Cubicle 7 No Longer Producing The One Ring and Adventures in Middle Earth

Cubicle 7 has announced that it will cease publishing Tolkien-related games, including The One Ring and Adventures in Middle Earth, in early 2020. The One Ring 2E is cancelled.

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‘I am with you at present,’ said Gandalf, ‘but soon I shall not be. I am not coming to the Shire.’


We have some very unfortunate and unexpected news to share. Contractual differences arose recently which we have been unable to resolve, and so we have decided to end our licensing agreement with Sophisticated Games. It is with regret that we have made this very tough decision to withdraw.

This means we will cease publishing The One Ring and Adventures in Middle-earth™ in the first half of 2020. Unfortunately, this doesn’t give us enough time to release the much-anticipated The One Ring – The Lord of the Rings Roleplaying Game second edition. As many of you know, our first edition of The One Ring is eight years old, and we had high hopes of a full product line to support our second edition. Our team have worked incredibly hard on this new edition; with many of the announced titles already written and edited, so being very close to completion makes this decision even harder.

We fully appreciate how invested so many of you are, both in regards to stock and your love of the game. Especially those who have followed our journey from first edition, or have customers who have pre-ordered the second edition or Rohan Region Guide. We sincerely apologise for the inconvenience caused.

We will continue selling our existing stock over the next few months. We will be offering some discounts on our website for consumers as part of our Black Friday sale this week. We will not be reprinting any of these titles, so if you wish to stock up, we would suggest you contact your preferred distributor soon.
 
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Comments

innerdude

Adventurer
I've criticized Cubicle7 in the past for its handling of The One Ring product line. From my perspective, it was obvious from the beginning that they'd been both overly ambitious and overly optimistic in their ability to meet the full demands of the product line.

I don't think they released a single supplement for TOR that wasn't at least 6 months behind schedule, and in many cases 12 or even 18 months behind schedule (see: The One Ring Adventurer's Guide).

Not only that, they purposefully excluded major components of the setting from the original core game ---Rohan, Gondor, and the Noldor---which is functionally equivalent to releasing a Forgotten Realms campaign setting that excludes the Sword Coast, the Underdark, and Waterdeep.

Admittedly the material they did release was top-notch, but I quickly lost patience with the whole endeavor---especially when I had the excellent Lord of the Rings Living Card Game from Fantasy Flight competing for my consumer dollars.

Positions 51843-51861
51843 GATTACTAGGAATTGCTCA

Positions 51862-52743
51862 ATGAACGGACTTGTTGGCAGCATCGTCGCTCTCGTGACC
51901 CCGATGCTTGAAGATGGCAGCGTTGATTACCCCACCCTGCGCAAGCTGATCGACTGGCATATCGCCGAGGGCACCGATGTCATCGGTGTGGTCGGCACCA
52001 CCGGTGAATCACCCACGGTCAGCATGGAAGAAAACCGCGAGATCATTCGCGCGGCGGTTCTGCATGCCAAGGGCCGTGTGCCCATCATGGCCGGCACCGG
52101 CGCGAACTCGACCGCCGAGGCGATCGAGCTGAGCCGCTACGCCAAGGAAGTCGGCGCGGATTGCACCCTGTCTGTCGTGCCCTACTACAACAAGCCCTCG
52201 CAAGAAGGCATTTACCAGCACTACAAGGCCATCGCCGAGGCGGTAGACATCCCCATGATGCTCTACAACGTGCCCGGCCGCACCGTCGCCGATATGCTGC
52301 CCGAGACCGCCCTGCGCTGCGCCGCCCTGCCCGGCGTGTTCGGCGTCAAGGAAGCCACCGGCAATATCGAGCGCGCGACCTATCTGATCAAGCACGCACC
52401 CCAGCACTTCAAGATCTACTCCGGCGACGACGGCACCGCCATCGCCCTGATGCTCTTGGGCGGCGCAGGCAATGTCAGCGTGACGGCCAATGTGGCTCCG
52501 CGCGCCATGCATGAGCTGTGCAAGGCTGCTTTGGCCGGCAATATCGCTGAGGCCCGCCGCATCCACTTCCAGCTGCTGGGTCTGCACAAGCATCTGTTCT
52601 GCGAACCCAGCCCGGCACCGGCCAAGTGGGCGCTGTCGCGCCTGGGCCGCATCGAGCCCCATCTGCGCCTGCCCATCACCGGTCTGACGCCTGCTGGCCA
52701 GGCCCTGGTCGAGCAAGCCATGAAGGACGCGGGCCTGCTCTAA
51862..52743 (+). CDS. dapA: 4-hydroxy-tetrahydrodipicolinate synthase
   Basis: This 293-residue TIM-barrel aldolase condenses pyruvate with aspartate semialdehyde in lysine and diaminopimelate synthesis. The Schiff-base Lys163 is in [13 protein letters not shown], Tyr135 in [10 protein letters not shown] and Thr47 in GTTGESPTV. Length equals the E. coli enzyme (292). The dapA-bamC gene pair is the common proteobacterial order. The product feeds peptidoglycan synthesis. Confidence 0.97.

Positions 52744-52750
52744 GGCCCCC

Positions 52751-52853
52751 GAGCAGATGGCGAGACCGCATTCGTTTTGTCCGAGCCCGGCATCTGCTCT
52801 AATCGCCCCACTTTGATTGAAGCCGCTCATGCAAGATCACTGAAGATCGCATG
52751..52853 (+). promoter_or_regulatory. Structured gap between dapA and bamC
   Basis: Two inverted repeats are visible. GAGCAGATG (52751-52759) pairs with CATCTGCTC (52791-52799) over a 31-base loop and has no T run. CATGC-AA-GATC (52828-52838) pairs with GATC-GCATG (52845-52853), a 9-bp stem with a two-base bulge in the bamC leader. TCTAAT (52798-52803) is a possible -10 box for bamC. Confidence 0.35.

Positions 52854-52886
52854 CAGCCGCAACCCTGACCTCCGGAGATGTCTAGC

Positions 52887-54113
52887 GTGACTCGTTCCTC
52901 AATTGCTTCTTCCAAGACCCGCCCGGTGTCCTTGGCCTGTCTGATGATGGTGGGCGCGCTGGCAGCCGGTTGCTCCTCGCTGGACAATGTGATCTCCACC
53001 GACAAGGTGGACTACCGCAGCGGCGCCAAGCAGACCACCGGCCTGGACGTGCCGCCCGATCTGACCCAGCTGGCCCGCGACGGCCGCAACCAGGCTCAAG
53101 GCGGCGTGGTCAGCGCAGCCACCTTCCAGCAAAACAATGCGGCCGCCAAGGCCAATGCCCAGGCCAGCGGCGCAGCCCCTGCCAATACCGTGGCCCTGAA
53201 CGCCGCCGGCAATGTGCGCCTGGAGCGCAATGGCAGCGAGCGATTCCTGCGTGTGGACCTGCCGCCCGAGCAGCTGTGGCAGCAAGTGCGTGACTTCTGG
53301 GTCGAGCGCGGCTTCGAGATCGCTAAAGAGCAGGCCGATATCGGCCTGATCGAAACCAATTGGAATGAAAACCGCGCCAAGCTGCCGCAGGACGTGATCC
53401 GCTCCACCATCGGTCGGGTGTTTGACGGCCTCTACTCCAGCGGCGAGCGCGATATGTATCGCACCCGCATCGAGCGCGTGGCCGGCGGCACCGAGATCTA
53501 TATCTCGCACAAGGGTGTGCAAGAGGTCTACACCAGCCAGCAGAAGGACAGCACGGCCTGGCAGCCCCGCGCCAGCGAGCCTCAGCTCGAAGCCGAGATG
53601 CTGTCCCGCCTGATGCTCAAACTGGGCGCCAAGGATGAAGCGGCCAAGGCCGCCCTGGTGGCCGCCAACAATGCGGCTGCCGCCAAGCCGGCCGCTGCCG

And that's really what it comes down to --- consumer dollars. It's pretty obvious that the product line simply wasn't profitable enough for C7. If it was profitable enough, then C7 would do everything within its purview to renew/continue the license.

If it wasn't about sheer profitability, the only other reason I can imagine them dropping the license was if the terms of control over the IP going forward were too onerous---much like Paizo determined in 2008 that the licensing terms of the 4e GPL were far too confining.
 

aramis erak

Adventurer
Did your opinion change when reading AiME?
I loved TOR, and found the original layout functional, and much better in the revised hardcover, but I found AIME PM to be the worst edit and rules jobs I've ever seen from C7. Including games I've skimmed but won't buy.
I mean I love GURPS but yes TOR is also excellent.
I wouldn't worry about SJG. GURPS is already on life-support (It runs just ahead of break-even, based upon comments from SJG staffers.) SJG makes their money on Munchkin and boardgames.

I figure the most likely scenario for the next Tolkien RPG is going to be Amazon hiring WotC or FFG, and creating their own imprint.

Unless Christopher Tolkien, having decided his work is done, sails west with the Elves. Or, gets smart, and invokes the copyright recovery act, claiming SZC/MEE is devaluing his and his father's works...
 

Celebrim

Legend
I'm a massive Tolkien fan, and have heard good things about both of these systems. Of the two, which would you recommend me picking up, "The One Ring" or "Adventures in Middle Earth"?
 

darjr

I crit!
I'm a massive Tolkien fan, and have heard good things about both of these systems. Of the two, which would you recommend me picking up, "The One Ring" or "Adventures in Middle Earth"?
Both really, or either one. TOR is more different than many RPGs but yet very traditional in its roles and kind of play, imho. Adventures is more like 5e but subtly subverted to support Tolkien like play.

There is more content for TOR at the moment and the big core book is BEAUTIFUL.

_But really TOR content can be used with some work in Adventures
 

GreyLord

Adventurer
Why? That would be weird.

Why is the narrative suddenly “which company could screw over Cubicle 7, and by the way we don’t care about the One Ring system they carefully developed”?

All these people know each other.
FFG and Star Wars?